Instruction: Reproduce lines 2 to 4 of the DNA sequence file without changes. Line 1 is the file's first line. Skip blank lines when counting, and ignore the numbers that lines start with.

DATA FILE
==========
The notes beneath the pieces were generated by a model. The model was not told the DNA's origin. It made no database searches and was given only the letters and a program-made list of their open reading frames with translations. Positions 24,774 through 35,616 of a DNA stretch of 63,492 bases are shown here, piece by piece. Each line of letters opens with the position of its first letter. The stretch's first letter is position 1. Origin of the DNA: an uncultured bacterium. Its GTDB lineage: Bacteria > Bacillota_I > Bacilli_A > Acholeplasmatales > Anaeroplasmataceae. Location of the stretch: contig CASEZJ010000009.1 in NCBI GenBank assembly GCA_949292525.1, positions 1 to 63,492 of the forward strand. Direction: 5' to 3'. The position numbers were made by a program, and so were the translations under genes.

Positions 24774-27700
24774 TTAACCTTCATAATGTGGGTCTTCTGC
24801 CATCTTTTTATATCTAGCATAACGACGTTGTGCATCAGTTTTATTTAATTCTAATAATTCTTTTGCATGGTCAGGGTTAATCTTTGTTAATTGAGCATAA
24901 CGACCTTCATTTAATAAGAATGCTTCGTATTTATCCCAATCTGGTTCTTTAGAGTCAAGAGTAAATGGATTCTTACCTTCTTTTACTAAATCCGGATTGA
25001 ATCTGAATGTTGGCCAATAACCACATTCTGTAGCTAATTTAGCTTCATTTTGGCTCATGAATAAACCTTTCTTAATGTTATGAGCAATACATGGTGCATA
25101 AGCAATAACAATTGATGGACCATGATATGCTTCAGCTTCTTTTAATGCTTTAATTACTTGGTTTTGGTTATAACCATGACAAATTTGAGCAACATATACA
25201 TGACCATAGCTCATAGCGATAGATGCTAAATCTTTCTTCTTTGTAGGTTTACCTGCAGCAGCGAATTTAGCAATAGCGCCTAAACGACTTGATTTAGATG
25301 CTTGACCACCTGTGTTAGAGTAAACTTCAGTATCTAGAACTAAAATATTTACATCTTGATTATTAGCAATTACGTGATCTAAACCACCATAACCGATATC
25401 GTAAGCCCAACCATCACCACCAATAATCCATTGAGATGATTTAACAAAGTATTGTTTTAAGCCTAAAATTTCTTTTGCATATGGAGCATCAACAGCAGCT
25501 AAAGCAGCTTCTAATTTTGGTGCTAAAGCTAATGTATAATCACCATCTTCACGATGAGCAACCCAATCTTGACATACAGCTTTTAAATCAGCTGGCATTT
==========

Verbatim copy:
Positions 24774-27700
24774 TTAACCTTCATAATGTGGGTCTTCTGC
24801 CATCTTTTTATATCTAGCATAACGACGTTGTGCATCAGTTTTATTTAATTCTAATAATTCTTTTGCATGGTCAGGGTTAATCTTTGTTAATTGAGCATAA